There are toys that last across the ages. No age defines these toys but they are loved by the young and the old.
I bet every child had a slinky. Some were metal, some were plastic. Some were big and some were small. All were fun! Figuring out how to get a slinky to slink all the way down the stairs took higher level problem solving. Using 2 hands to make a slinky go up and down was easier but still a coordination challenge.
Sidewalk chalk is unlimited in your ability to be creative. You can draw stick figures – be sure to add as many body parts as you can. You can draw hopscotch – challenge your 1 foot standing skills and make more squares that require 1 foot. Draw a 4 square court and challenge your ball skills!
A parachute is a great social skill game. Use direction words – go up and now down! If you have enough people, call out a name and have that person go under the parachute. This is a great sensory experience. Close the parachute around the person then raise it back up and call another name. Challenge everyone to walk right then stop and go left. Put balls on the parachute to encourage reaction time skills – don’t let those balls pop off!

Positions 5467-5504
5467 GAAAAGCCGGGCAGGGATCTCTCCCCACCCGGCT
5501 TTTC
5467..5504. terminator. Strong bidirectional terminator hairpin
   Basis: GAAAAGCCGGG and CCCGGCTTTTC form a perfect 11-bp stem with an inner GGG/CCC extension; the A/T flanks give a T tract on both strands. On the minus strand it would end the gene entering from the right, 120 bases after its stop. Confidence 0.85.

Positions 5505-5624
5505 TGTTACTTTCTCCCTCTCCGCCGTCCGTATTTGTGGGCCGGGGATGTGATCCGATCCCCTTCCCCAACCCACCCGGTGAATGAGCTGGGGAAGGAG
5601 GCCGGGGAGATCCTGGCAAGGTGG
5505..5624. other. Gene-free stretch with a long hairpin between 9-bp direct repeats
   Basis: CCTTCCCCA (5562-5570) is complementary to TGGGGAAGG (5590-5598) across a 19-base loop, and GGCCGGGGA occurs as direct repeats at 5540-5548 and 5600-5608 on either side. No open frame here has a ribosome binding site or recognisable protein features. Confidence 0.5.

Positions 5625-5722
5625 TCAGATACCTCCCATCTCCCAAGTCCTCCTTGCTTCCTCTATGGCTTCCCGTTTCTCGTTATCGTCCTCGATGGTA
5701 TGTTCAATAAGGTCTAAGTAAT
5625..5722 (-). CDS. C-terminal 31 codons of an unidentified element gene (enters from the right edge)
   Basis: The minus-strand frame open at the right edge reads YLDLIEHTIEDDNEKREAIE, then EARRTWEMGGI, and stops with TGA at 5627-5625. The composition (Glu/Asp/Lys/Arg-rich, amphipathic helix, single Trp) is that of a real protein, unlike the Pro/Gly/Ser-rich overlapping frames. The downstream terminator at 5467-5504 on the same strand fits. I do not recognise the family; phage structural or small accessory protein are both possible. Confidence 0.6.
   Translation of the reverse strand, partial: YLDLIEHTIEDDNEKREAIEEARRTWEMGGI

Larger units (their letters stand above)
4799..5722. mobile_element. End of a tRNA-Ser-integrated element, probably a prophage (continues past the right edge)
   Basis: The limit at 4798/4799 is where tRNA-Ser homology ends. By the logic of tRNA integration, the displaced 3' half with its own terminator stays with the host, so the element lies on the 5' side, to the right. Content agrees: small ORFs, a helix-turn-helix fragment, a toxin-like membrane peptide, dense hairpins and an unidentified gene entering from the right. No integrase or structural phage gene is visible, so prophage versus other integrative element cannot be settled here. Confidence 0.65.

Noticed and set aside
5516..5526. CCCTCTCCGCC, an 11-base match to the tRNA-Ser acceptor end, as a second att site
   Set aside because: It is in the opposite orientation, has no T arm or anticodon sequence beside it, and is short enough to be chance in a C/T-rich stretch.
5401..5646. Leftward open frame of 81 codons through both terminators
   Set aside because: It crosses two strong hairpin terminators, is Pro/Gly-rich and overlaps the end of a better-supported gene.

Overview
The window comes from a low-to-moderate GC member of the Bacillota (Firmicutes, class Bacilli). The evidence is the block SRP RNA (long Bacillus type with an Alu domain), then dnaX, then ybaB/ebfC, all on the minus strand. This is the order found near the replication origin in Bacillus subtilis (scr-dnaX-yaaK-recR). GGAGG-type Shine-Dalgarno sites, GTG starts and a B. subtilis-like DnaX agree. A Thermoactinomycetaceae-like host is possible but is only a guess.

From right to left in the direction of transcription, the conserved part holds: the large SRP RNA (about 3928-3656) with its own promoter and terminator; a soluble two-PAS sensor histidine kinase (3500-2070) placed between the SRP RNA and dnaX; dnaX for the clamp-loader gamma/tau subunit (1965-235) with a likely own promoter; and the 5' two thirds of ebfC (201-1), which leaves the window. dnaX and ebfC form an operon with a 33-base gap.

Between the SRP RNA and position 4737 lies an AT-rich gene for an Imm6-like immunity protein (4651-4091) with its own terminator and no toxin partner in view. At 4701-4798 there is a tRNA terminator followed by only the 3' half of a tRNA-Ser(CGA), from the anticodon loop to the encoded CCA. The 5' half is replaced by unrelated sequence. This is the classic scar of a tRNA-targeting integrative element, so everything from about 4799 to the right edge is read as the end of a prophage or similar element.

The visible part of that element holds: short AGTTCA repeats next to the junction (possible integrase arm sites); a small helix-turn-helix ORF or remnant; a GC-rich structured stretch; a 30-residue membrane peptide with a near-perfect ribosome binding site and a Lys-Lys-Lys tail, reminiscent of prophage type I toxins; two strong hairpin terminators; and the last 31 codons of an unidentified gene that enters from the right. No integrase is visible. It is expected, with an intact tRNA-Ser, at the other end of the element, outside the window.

A canvas tunnel – great for crawling when young and as part of an obstacle when a bit older.
Bubbles! Who doesn’t love bubbles!? Bubbles encourage breath control in order to blow a bubble. Then you need eye hand coordination and reaction time skills in order to catch each bubble. Wait! Hold a bubble down by your child’s foot and ask then to gently pop the bubble to encourage 1 foot standing. Then hold the bubble up high to encourage tiptoes. What fun you can have with bubbles!
Fidgets are fun for everyone!
Pin art where hundreds of pins take on the shape of your hand or your foot or your face. What a great sensory experience!
Try these toys with your child and have fun together.
Be sure to know what skills and toys to have for each age level by answering this checklist based on your child’s age – checklist.abcpediatrictherapy.com.